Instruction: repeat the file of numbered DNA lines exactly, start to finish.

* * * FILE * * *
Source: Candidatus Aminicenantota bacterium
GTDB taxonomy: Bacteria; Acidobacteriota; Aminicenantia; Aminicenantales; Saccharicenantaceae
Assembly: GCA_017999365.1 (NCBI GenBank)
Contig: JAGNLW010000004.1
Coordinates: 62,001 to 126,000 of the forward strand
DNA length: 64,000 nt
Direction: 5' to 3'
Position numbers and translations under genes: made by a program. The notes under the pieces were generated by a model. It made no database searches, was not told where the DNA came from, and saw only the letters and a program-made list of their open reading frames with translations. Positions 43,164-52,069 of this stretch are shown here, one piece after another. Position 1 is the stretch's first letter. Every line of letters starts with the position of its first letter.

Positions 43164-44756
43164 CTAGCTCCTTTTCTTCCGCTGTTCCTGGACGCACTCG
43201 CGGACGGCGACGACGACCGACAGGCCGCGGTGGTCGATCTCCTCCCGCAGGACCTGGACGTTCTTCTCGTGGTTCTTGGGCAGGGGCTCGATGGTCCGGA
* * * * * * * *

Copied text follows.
Source: Candidatus Aminicenantota bacterium
GTDB taxonomy: Bacteria; Acidobacteriota; Aminicenantia; Aminicenantales; Saccharicenantaceae
Assembly: GCA_017999365.1 (NCBI GenBank)
Contig: JAGNLW010000004.1
Coordinates: 62,001 to 126,000 of the forward strand
DNA length: 64,000 nt
Direction: 5' to 3'
Position numbers and translations under genes: made by a program. The notes under the pieces were generated by a model. It made no database searches, was not told where the DNA came from, and saw only the letters and a program-made list of their open reading frames with translations. Positions 43,164-52,069 of this stretch are shown here, one piece after another. Position 1 is the stretch's first letter. Every line of letters starts with the position of its first letter.

Positions 43164-44756
43164 CTAGCTCCTTTTCTTCCGCTGTTCCTGGACGCACTCG
43201 CGGACGGCGACGACGACCGACAGGCCGCGGTGGTCGATCTCCTCCCGCAGGACCTGGACGTTCTTCTCGTGGTTCTTGGGCAGGGGCTCGATGGTCCGGA